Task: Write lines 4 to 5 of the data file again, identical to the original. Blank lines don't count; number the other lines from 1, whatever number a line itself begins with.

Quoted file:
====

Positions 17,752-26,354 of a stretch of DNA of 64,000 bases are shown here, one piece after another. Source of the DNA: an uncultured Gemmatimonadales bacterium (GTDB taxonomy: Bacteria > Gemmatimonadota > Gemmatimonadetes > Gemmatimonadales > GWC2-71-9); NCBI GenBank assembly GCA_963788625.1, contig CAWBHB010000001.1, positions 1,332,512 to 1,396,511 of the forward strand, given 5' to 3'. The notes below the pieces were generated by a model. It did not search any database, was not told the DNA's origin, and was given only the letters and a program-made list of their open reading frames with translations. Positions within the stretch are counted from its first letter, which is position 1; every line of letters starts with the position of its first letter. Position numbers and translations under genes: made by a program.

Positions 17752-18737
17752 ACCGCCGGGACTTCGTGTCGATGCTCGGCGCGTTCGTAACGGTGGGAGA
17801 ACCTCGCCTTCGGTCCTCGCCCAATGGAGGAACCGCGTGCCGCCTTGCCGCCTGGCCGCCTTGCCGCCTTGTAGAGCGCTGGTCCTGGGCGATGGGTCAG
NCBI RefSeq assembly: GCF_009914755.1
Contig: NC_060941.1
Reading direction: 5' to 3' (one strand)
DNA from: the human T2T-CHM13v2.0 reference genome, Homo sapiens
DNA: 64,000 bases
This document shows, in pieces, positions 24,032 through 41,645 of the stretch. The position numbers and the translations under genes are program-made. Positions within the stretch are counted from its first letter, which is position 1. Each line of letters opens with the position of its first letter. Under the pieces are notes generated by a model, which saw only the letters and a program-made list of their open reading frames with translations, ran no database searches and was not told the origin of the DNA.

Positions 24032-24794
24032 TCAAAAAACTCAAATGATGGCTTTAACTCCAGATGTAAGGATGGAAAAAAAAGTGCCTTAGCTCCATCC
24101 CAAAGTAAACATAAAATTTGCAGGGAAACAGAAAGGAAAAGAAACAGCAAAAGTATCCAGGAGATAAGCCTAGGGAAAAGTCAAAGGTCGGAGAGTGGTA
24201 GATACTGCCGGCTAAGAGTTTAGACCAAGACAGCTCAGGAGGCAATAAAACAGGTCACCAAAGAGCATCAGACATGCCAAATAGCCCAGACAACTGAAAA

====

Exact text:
17801 ACCTCGCCTTCGGTCCTCGCCCAATGGAGGAACCGCGTGCCGCCTTGCCGCCTGGCCGCCTTGCCGCCTTGTAGAGCGCTGGTCCTGGGCGATGGGTCAG
NCBI RefSeq assembly: GCF_009914755.1